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Canadian Public Health Association

Pre-conference Sessions

Sessions will be presented in the language as indicated by their respective titles. 

Monday 28 May 

Morning session

INNOVATIONS IN PUBLIC HEALTH EDUCATION: ARTS AND MULTI-MEDIA METHODS TO SUPPORT ENGAGED LEARNING

9:00 – 12:00

Through an interactive session, this workshop will explore experiential learning pedagogy and its application to building competencies in public health. The session will demonstrate some of these educational innovations, involving gamification, role play, interactive online instruments, scenario challenges, and real-time problem solving. Using examples from public health curricula, the session will involve participants in experiential learning exercises, using case scenarios, interactive challenges, and exploration of hot topics in public health. 
This workshop will demonstrate ways to use innovative arts-based and multi-media teaching tools for public health education, by involving participants as learners in specific teaching exercises. The workshop will provide participants with tools that are adaptable for teaching in various disciplines, interprofessional education, or workplace training.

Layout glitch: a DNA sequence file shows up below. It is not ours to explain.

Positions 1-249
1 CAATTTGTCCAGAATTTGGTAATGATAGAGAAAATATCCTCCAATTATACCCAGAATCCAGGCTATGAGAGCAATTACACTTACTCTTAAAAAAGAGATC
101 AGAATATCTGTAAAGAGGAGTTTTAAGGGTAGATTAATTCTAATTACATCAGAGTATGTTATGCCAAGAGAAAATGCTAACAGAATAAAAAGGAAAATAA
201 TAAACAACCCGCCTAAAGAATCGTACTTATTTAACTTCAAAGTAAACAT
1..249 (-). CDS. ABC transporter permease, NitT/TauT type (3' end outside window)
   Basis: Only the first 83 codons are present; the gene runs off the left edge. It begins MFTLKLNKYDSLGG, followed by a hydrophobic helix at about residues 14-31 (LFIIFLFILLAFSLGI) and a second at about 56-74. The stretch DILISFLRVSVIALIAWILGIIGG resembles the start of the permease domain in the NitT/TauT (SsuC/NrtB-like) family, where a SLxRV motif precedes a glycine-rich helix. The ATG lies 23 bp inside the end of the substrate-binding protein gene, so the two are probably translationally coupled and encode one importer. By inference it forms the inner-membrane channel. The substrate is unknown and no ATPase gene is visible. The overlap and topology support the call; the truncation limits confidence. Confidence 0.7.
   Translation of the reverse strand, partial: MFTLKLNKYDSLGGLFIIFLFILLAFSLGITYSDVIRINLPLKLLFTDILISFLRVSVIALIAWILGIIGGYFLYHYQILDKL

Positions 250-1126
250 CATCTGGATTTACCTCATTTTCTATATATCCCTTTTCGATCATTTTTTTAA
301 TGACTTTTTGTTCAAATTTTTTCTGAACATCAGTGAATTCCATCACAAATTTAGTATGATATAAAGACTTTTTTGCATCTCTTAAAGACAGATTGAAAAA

Presented by: Lloy Wylie, Western University


Afternoon sessions

CANADA’S LOWER-RISK CANNABIS USE GUIDELINES: SUPPORTING IMPLEMENTATION AFTER LEGISLATION

13:00 – 16:00

As Canada moves toward legalizing and regulating cannabis, credible and evidence-based information will be critical for public health professionals to effectively prevent and reduce cannabis-related risks and harms. 
This workshop will support public health professionals to be ready for legalization of cannabis for non-medical purposes with an understanding of the best available evidence on the public health risks and potential harms. Participants will have the opportunity to shape the knowledge products they require to implement the recommendations across Canada, learn more about the risks and harms of cannabis and inform the future development of additional information products required for different community settings and priority populations.

Presented by: Centre for Addiction and Mental Health and the Canadian Public Health Association


LONG-TERM PUBLIC HEALTH RESPONSES FOR LONG-TERM EVACUEES DUE TO DISASTERS IN CANADA

13:00 – 16:30

Additional registration fee required: $20